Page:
Joining me is RFE/RL Senior Editor Steve Gutterman and Pavel Butorin, managing editor of RFE/RL's Russian-language television program Current Time.

Enjoy...

The Briefing: The Ukraine Deadlock
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NOTE: The Power Vertical Briefing is a short look ahead to the stories expected to make news in Russia in the coming week. It is hosted by Brian Whitmore, author of the Power Vertical blog, and appears every Monday.


Audio Podcast: The World According To Moscow

The view from Putinland.

Brian Whitmore

The international community should thank Russia for forcefully seizing Crimea. The United States seeks the dismemberment of Russia so it can take over its natural resources. And European leaders take their orders from Washington.

These are just a few of the comments Security Council Secretary Nikolai Patrushev made this week in an interview with the mass-circulation tabloid Moskovsky Komsomolets.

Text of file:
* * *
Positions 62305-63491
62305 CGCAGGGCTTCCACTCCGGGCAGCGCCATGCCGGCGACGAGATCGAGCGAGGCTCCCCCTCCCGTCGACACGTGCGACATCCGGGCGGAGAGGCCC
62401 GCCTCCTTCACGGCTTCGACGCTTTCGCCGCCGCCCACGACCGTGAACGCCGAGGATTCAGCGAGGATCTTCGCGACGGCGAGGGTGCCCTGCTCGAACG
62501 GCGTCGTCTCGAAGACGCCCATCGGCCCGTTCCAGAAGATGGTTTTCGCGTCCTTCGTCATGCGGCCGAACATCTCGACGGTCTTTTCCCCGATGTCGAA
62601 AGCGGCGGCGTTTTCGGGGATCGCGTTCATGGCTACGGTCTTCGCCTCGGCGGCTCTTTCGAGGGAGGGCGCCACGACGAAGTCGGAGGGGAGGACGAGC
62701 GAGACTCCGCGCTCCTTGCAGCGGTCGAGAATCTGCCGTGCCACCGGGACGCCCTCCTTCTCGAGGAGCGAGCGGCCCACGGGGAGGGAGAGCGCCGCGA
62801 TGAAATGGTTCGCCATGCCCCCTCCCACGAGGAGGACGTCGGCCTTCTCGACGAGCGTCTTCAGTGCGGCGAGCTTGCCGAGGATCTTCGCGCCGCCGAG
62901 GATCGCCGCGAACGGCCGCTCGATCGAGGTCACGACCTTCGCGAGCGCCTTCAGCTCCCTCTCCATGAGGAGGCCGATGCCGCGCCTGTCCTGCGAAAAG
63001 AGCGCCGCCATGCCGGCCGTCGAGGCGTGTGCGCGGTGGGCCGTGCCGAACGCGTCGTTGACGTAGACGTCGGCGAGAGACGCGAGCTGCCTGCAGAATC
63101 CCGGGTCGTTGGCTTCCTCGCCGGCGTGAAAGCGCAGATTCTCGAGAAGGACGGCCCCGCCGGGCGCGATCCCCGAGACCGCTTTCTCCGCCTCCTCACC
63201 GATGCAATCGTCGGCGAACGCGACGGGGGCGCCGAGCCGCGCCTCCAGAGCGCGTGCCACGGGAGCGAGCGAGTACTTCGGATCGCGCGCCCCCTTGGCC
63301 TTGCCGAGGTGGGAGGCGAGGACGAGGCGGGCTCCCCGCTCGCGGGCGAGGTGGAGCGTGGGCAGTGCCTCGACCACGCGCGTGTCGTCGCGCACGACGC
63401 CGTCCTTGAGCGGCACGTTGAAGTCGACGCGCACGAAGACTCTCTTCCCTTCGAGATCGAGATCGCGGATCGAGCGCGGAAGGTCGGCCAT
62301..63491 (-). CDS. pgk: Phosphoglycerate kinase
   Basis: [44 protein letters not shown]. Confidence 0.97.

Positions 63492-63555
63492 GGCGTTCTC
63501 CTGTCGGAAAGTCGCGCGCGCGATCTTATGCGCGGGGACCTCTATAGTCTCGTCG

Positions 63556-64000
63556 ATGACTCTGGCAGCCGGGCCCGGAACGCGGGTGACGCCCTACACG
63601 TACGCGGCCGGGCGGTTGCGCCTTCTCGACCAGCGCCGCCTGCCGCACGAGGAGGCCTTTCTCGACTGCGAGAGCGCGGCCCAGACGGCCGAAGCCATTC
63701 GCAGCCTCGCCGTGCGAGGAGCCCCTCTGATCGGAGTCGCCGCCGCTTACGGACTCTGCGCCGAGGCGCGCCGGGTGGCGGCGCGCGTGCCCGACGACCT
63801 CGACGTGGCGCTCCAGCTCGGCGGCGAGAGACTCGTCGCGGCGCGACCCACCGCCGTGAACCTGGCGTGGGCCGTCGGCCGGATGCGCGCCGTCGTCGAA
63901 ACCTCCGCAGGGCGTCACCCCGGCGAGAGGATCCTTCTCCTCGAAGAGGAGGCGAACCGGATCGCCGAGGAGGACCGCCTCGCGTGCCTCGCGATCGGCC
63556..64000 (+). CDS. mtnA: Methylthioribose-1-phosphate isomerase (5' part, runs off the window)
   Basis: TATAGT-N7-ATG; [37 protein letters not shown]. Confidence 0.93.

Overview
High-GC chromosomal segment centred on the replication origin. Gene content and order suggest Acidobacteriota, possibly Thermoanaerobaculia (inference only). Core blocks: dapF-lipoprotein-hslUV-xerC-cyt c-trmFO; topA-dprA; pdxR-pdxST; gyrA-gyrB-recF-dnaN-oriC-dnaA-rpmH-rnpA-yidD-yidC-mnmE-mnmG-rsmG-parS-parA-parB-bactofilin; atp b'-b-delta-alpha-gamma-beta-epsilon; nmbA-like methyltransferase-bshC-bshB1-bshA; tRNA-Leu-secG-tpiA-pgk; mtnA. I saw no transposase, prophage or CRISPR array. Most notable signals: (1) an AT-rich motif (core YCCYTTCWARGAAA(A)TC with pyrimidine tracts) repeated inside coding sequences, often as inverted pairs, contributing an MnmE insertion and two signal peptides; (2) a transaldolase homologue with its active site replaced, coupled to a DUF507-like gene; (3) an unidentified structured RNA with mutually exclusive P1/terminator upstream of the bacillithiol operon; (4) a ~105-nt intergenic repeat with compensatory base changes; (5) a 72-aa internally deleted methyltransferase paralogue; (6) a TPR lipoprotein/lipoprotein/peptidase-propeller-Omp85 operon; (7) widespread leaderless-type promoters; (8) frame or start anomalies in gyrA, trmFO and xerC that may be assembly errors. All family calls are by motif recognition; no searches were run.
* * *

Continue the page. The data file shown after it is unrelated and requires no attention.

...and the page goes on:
And Patrushev, it is worth noting, is one of Vladimir Putin's closest confidants.

It's tempting to dismiss the nuttier statements of Kremlin officials as disingenuous and largely designed for domestic consumption.

But a recent report by veteran Kremlin-watcher James Sherr of Chatham House suggests that top Russian officials actually believe much of their own hype.

On this week's Power Vertical Podcast, I'm joined by Sherr and Moscow-based foreign affairs analyst Vladimir Frolov, a columnist at Slon.ru, to discuss how Moscow's world view is driving policy.

Also on the Podcast, James, Vladimir and I look at the current state of play in the diplomacy surrounding the conflict in eastern Ukraine.

Enjoy...